Friday, March 29, 2013

How Not to Reduce Regional Tensions

North Korea is a tough place for peacebuilders. Not so much in the sense that it's tough for peacebuilders to live there though it most assuredly is that. More that the isolation and insularity of the country makes it difficult to even discuss things like civil society capacity building, or public confidence in nonviolent dispute resolution. Institutions such as courts that can provide checks on central government power have very little traction, as do all the other concepts that a basic search of scholarly or organizational literature on peacebuilding and democracy will.

There is often little that can be done to promote peace and social justice in a given country from the outside, and international practitioners are pretty much unable to enter North Korea for the purpose of empowering the populace to build these things from the inside. Even the United States Institute of Peace, one of the thought leaders covering the Korean Peninsula situation from the West, has not been able to advance peacebuilding efforts much beyond state-level negotiations. Building a communication network of state officials and "Track 1.5" personnel in the region is an admirable goal given the circumstances, but truly effective peacebuilding needs to integrate "top-down" and "bottom up" approaches. That way, central government policies can make sense at the local level and small communities are able to communicate their needs/interests to state leaders. At the moment, though, that doesn't appear to be a strong possibility in the DPR of K.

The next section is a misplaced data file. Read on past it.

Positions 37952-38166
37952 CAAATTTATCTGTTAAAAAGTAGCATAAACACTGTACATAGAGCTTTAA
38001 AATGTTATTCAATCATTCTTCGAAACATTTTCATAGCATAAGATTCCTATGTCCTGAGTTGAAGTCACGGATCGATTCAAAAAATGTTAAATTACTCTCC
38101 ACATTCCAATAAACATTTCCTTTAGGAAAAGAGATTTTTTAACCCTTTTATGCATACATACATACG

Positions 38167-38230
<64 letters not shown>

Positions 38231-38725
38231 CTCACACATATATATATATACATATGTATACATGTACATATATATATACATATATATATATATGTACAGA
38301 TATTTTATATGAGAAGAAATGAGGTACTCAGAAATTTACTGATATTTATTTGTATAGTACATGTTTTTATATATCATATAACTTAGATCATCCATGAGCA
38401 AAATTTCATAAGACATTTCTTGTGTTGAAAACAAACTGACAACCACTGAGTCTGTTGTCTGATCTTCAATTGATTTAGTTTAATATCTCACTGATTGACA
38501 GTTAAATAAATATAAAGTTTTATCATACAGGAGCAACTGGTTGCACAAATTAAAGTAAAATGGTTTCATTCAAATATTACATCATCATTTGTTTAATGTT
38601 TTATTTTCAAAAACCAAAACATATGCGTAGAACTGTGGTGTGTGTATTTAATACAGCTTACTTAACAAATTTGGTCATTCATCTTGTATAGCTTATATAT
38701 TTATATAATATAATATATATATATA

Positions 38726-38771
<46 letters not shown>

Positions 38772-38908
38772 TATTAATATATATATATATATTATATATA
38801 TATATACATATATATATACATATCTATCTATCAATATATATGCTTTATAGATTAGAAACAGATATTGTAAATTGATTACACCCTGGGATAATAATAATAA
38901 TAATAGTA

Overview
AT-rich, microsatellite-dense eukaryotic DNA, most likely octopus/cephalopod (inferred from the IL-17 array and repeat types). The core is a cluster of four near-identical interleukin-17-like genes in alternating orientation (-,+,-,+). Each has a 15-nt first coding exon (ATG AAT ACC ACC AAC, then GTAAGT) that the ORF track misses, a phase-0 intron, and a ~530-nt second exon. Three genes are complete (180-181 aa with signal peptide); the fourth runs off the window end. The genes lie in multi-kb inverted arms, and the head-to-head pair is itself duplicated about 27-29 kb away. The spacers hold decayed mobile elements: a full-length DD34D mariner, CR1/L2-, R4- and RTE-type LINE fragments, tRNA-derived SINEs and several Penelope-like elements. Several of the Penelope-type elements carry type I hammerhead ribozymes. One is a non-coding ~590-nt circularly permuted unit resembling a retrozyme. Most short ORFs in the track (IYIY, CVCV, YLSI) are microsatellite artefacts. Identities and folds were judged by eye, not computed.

Imagine my shock complete lack of surprise, then, when I read the headline of this Reuters article yesterday. 

Not long after the election, I used this very blog to prattle on for 80 pages or so detailing my thoughts about the outcome, and expressed some reservations about the Obama White House's foreign policy agenda. Having noticed that the Obama/Romney foreign policy debate was essentially a neo-realist race to the bottom, where the first instinct is to treat those that agitate us as security threats rather than opportunities for dialogue, I wasn't exactly optimistic about U.S. foreign policy going forward. Continuing on the same path seemed more or less a foregone conclusion. Indeed, we've decided to fly some bombers over Seoul in response to Kim Jong-Un's increasingly fiery rhetoric concerning the South and their United States puppet masters (that's us.)